ETF welcomes the publication by EASA of the opinion on air traffic control officers (ATCO) licensing. It is the result of a long process to review the requirements first introduced after the initial legislation about Single European Sky (SES).
ETF has offered the Commission and EASA its contribution at every step of the process.
Whilst the modifications to the current regulation do not constitute a revolution, several changes will affect the day-to-day practice of thousands of workers around Europe.
In particular, ETF has been strongly in favour of introducing the concept of provisional inability in this implementing rule since proposing this provision in the first draft. Provisional inability is a new status for the licence holder when an ATCO is temporarily incapable of safely providing air traffic control. However, we noticed that there were major changes introduced by EASA in the Notice of Proposed Amendment after the last meeting of the rulemaking group. This version could introduce discrimination depending on how the regulation is interpreted.
Provisional inability is designed to complement and enhance a just culture environment, and strengthens safety by allowing the ATCO in question to declare, without prejudice, that he is not fit to work. This is based upon a culture of mutual trust between licence holder and ANSP. Riccardo Rubini, chairman of the ETF-ATM committee, says : ‘We, as ETF, consider it of the utmost importance to have a common, clear objective in implementing provisional inability; a satisfactory result for air traffic controllers in drafting the European regulation has been reached, and we will now monitor its implementation at national level. This new concept provides ATCOs and ANSPs with a tool which is able to deliver safer and better managed solution to some of the problems they are facing today.’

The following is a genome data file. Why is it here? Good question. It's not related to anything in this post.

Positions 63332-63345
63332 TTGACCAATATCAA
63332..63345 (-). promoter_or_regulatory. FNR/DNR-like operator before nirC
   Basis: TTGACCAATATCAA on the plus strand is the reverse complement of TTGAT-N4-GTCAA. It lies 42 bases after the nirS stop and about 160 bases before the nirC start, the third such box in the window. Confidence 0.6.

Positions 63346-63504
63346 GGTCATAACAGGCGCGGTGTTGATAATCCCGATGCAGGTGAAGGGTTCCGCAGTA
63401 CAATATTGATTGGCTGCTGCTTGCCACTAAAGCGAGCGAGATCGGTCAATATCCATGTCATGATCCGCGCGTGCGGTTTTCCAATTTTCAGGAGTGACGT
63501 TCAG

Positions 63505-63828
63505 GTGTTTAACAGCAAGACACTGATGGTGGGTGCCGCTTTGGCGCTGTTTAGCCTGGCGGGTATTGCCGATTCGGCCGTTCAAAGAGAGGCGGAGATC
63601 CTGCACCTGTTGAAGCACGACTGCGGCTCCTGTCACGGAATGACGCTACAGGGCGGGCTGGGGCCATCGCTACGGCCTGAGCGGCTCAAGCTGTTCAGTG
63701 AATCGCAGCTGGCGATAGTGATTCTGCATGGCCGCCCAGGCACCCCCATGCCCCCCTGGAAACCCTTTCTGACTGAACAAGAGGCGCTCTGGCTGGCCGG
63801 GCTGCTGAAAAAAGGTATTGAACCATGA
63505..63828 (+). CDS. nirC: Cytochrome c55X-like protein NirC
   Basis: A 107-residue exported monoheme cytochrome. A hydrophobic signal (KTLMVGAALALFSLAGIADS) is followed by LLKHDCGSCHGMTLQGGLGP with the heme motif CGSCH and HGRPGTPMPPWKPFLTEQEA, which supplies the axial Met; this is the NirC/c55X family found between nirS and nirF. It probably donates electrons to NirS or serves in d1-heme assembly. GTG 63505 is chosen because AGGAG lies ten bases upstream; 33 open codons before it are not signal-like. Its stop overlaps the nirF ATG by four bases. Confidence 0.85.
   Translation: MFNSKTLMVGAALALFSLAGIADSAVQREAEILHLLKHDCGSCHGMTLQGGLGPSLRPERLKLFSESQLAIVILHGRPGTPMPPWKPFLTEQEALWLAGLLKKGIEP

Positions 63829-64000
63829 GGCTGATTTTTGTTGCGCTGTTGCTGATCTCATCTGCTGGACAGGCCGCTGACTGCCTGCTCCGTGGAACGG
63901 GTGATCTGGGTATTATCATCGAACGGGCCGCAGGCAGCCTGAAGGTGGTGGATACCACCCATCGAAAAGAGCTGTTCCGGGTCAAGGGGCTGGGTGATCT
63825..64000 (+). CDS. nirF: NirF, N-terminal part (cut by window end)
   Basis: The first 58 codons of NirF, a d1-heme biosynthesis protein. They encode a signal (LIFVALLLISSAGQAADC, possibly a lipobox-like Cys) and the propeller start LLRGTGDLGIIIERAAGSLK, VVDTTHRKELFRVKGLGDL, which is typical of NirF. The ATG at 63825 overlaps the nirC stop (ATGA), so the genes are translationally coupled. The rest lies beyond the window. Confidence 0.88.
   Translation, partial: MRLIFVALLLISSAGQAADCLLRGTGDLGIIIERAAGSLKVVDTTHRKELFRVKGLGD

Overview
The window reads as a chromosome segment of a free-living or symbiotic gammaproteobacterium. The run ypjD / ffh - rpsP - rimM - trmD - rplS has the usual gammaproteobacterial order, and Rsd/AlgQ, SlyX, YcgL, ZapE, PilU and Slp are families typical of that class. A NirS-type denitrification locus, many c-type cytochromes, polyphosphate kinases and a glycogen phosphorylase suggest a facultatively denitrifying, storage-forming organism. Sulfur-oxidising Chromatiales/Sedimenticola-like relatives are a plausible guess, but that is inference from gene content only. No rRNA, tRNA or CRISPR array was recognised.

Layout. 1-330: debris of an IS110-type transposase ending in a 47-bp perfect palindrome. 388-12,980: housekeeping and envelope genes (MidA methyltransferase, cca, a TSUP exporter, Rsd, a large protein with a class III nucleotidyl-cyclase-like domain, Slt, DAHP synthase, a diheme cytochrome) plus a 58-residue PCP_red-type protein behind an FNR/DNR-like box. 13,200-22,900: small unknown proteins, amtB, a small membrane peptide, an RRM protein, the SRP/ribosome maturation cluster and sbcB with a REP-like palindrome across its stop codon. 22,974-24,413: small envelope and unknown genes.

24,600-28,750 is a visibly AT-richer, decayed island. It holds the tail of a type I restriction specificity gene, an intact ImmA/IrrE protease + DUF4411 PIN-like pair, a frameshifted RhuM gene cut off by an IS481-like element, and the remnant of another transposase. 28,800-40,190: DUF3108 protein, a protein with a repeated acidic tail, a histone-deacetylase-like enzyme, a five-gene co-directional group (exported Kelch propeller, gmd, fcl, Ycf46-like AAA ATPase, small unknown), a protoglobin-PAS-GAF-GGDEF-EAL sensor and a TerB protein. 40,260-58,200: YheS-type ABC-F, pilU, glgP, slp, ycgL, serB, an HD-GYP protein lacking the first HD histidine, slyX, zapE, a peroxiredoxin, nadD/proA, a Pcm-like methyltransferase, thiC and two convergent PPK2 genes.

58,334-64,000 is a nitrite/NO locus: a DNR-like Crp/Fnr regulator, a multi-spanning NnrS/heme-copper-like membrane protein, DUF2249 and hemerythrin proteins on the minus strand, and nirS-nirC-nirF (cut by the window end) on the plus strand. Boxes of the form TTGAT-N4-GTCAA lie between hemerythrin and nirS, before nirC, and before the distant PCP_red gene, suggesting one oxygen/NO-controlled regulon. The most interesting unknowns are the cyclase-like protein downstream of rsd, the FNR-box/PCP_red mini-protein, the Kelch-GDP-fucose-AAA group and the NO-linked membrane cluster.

ETF is also satisfied with the new requirements for language training for air traffic controllers to be provided by their employers. Maintaining a high standard in the aeronautical languages used is paramount to ensure that flight safety as high as it should be.
ETF has also expressed, at every step of the public consultation, concerns about the issues linked to the medical certificate requirement of the licence. ETF has tried throughout the process to prevent punishments of what is done in good faith by air traffic controllers related to their medical fitness. For example, an air traffic controller must notify the competent authority upon becoming pregnant and is at risk of sanctions if such a notification is not done in due time but the awareness of pregnancy is not as obvious as EASA officers seem to consider. The same kind of dispute is still on going about taking medication. ETF is of the opinion that an ATCO could risk sanctions for trying to heal themself without knowing that side-effects might affect their abilities to safely provide air traffic services.
In addition, it is also crucial that the revision of the Regulation 805/2011 makes binding the Recital 9, which must prevent the circumvention of the existing national provisions governing the rights and obligations applicable to the employment contracts.